By guest blogger Christina A. Samuels
Certain types of harassment rooted in sex-role stereotypes or religious differences may be a federal civil rights violation, even though members of those groups are not specifically protected in federal law, according to new guidance released today by the U.S. Department of Education’s office of civil rights.
Title VI of the Civil Rights Act already prohibits discrimination on the basis of race, color, or national origin; Title IX prohibits discrimination on the basis of sex; and Section 504 of the Rehabilitation Act of 1973, as well as the Americans with Disabilities Act, prohibit discrimination based on disability status. Many local districts and schools have anti-bullying and harassment policies that go beyond those protected groups, said Russlyn H. Ali, the department’s assistant secretary for civil rights.
But even when local agencies do not have such policies, federal law imposes obligations on schools, she said. For example, harassment of gay, lesbian, bisexual, or transgendered students may be a form of gender stereotyping and therefore a federal offense, the department said. Federal civil rights law also protects against harassment of religious groups “based on shared ethnic characteristics.”
The department offered some cases as examples in its “Dear Colleague” letter sent to schools, colleges, and universities. In one instance, a gay high school students was harassed because he did not conform to stereotypical notions of how teenage boys are expected to act or appear. Because the student identified as gay and because the harassment was homophobic, the school did not recognize the discrimination as being covered under Title IX. That is incorrect, the department said.
“It can be sex discrimination if students are harassed either for exhibiting what is perceived as a stereotypical characteristic for their sex, or for failing to conform to stereotypical notions of masculinity or femininity,” the letter said.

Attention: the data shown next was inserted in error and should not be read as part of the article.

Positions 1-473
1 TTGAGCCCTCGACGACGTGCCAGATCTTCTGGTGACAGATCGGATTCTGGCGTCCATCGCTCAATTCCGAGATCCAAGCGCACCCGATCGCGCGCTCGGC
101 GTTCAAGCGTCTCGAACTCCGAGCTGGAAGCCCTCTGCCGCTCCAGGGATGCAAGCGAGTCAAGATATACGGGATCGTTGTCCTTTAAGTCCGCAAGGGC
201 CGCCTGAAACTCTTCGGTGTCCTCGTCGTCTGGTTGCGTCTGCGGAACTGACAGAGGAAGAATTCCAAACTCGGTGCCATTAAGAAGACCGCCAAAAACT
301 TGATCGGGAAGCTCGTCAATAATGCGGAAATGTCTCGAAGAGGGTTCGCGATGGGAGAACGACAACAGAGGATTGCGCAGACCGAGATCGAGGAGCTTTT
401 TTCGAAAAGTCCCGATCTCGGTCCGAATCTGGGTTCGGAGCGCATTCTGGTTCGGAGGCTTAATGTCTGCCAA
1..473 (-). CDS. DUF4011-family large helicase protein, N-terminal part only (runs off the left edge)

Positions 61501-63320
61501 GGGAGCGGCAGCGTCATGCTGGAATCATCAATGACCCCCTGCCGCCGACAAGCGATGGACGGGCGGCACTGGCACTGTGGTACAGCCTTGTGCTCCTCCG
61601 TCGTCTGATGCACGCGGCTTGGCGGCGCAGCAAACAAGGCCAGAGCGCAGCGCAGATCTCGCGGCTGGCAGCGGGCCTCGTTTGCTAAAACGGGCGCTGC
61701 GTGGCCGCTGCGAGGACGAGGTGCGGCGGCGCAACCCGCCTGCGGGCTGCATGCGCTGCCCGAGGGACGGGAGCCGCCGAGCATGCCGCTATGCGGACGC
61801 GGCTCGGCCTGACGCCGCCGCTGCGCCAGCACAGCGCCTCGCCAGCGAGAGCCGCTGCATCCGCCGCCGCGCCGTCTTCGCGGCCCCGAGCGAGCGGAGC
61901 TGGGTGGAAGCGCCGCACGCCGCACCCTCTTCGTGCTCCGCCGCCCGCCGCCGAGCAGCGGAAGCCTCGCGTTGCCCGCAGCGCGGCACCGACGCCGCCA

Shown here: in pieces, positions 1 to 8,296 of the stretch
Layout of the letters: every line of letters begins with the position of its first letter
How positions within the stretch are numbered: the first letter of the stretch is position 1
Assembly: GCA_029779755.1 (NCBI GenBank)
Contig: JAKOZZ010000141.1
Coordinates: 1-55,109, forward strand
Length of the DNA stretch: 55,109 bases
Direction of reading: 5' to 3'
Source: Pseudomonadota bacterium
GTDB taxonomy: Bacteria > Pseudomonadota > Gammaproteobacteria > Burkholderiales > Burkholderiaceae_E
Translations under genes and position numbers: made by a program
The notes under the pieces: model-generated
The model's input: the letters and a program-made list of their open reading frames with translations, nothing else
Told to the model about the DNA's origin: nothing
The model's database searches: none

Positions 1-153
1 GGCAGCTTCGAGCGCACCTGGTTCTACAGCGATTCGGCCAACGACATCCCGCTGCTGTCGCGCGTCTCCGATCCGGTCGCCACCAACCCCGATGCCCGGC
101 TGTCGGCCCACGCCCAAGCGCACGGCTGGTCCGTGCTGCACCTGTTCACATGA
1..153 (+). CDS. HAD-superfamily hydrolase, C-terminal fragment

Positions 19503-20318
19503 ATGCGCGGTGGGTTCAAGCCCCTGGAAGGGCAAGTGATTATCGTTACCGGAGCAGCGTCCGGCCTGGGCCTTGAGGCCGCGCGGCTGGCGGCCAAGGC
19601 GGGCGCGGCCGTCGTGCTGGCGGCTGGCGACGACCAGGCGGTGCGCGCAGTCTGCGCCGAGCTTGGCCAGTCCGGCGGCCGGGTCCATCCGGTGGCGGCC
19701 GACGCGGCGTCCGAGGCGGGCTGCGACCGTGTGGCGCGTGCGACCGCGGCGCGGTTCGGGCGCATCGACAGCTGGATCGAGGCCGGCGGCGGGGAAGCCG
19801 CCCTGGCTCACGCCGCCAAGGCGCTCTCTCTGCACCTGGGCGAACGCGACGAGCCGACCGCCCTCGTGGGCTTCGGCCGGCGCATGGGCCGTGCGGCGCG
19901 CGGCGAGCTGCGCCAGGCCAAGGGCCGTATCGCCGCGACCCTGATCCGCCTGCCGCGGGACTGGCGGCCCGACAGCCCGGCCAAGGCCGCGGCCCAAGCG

With religion, the department said in its letter, "...harassment against students who are members of any religious group triggers a school’s Title VI responsibilities when the harassment is based on the group’s actual or perceived shared ancestry, or ethnic characteristics, rather than solely on its members’ religious practices.” The department cited an example of anti-Semitic harassment of a Jewish student, and also an incident in which two non-Jewish were subjected to anti-Semitic insults based on ethnic stereotypes.
In a press conference, Ali said that the guidance from the department is a reiteration of guidance that had come from the Bush administration in 2001 and 2006. “This is not new law,” she said. However, this is the first time the department has addressed these types of discrimination in the context of current concerns about bullying, she said.
“The civil rights law protects all students,” Ali said. “It does not absolve school districts of the right to protect students.” The unique effects of discriminatory harassment may demand a different response than other types of bullying, she said.
The department had been working on this guidance for several months, but recent highly publicized cases of anti-gay, anti-Muslim, and sexual harassment lent some urgency to its work, Ali said. One recent high-profile case was the death of Tyler Clementi, a Rutgers University freshman who jumped off the George Washington bridge in New York City after his roommate secretly recorded him with another male student and put the video online. In another case, a 15-year-old in Minnesota hanged himself after enduring what friends said was frequent harassment because of his sexual orientation.
None of the recent cases are currently under review by the Department of Education’s office of civil rights, Ali said, but if complaints were received, they would be “vigorously investigated.”
The department says it plans to hold technical assistance workshops in 2011 to help schools understand their responsibilities, and to provide resources to help them.
A full story with more reaction and examples from the department’s guidance is posted at edweek.org.